1776. Effect of Age and Comorbidity on 2009 Pandemic H1N1-Related ICU Stay in Massachusetts
Session: Poster Abstract Session: Viral Infections; Pathogenesis and Epidemiology
Saturday, October 5, 2013
Room: The Moscone Center: Poster Hall C
Posters
  • 1776_IDWPOSTER_HPlaczek.pdf (1.5 MB)
  • Background: Statewide population-based comparisons of predictors of severe seasonal influenza and pandemic H1N1(pdm) by age strata have not been conducted in the United States. We do not know how comorbidity measures compare by age strata between influenza seasons.

    Methods: We identified those discharged with ILI-related diagnoses between 10/01/2008-04/25/2009 and H1N1pdm-related diagnoses between 04/26/2009-09/30/2009 within the Hospital Inpatient Discharge Database (HIDD) in Massachusetts. We calculated the Diagnostic Cost Group (DxCG) risk score for each individual as a comorbidity measure. Using random effects logistic regression models, we identified and compared characteristics and predictors of H1N1pdm- and ILI-related ICU stay within the full study population, and by age strata.

    Results: Average DxCG scores were similar for H1N1pdm and seasonal influenza (n=4,874; 0.69 and 0.70). We found higher ICU admission rates among younger age groups during the H1N1pdm time period (11% vs. 10%, p<0.05), and a greater number of deaths among those <18 years during the H1N1 pandemic compared to the seasonal influenza period. Statistically significant results from the full multivariate model indicate that compared to those 45-64 years old, those <5 yrs, 5-12, and 13-18 yrs had increased risk for H1N1pdm-related ICU stay (OR = 1.40, 2.01, and 2.26, respectively). For all, increased DxCG score was associated with ICU stay (OR=2.20 for each unit increase in score). Within the H1N1pdm cohort, a diagnosis for asthma was highly predictive of ICU admission among those <5, 5-12, and 13-18 years (OR=2.66, 3.43, 3.74, respectively), and pregnancy among those 26-44 years (OR=4.09).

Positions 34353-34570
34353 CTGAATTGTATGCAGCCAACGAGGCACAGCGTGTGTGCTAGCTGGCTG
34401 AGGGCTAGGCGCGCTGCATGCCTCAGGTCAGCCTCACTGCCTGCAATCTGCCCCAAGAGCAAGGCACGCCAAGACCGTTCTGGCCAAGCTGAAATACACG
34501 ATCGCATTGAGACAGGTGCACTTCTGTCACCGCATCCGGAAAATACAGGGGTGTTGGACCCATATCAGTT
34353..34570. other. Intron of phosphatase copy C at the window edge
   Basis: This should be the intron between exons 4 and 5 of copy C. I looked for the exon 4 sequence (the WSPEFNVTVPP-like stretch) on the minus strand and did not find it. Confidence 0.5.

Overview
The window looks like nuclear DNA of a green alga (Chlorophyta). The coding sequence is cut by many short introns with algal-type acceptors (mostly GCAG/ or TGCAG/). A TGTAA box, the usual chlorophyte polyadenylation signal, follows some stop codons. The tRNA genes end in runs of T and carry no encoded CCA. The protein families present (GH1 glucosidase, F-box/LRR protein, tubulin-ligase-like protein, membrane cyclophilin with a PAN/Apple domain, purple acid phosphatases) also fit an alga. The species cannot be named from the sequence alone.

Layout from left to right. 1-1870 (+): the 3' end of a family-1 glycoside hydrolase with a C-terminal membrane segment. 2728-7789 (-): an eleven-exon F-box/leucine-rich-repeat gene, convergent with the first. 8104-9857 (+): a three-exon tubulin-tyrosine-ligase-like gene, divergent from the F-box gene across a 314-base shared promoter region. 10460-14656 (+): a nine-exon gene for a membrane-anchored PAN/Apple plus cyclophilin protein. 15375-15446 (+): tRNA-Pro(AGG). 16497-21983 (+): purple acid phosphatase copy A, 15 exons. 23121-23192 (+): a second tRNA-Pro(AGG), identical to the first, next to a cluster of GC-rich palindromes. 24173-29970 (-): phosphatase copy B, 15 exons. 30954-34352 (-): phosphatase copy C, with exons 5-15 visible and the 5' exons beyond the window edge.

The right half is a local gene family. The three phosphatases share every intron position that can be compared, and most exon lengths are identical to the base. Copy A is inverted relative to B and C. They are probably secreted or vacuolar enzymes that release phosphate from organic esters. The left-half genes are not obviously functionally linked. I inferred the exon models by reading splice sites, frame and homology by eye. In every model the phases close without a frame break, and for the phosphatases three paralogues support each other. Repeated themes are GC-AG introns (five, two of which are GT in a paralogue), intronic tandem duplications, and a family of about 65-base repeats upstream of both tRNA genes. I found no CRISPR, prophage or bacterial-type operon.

Conclusion: This is the first study to report statewide risk-based score calculations and outcomes by age strata in all acute care hospitals in Massachusetts during the first wave of the 2009 H1N1 pandemic. We found higher ICU rates and numbers of deaths in the H1N1pdm-specific group. Those <18 years were at increased risk of ICU stay, after adjusting for comorbidity. Increasing DxCG score increased odds for ILI-related ICU admission. We conclude that H1N1pdm caused more severe disease in hospitalized younger age groups compared to seasonal influenza, despite similar measures of comorbidity between H1N1pdm and seasonal influenza groups.

    Hilary Placzek, PhD, MPH, Healthcore, Inc., Andover, MA; Dept of Clinical and Population Health Research, University of Massachusetts Medical School, Worcester, MA and Lawrence Madoff, MD, FIDSA, Epidemiology and Immunization, Massachusetts Department of Public Health, Jamaica Plain, MA; Medicine, University of Massachusetts Medical School, Jamaica Plain, MA; William A. Hinton State Lab Inst, Jamaica Plain, MA; International Society for Infectious Diseases, Brookline, MA

    Disclosures:

    H. Placzek, None

    L. Madoff, None

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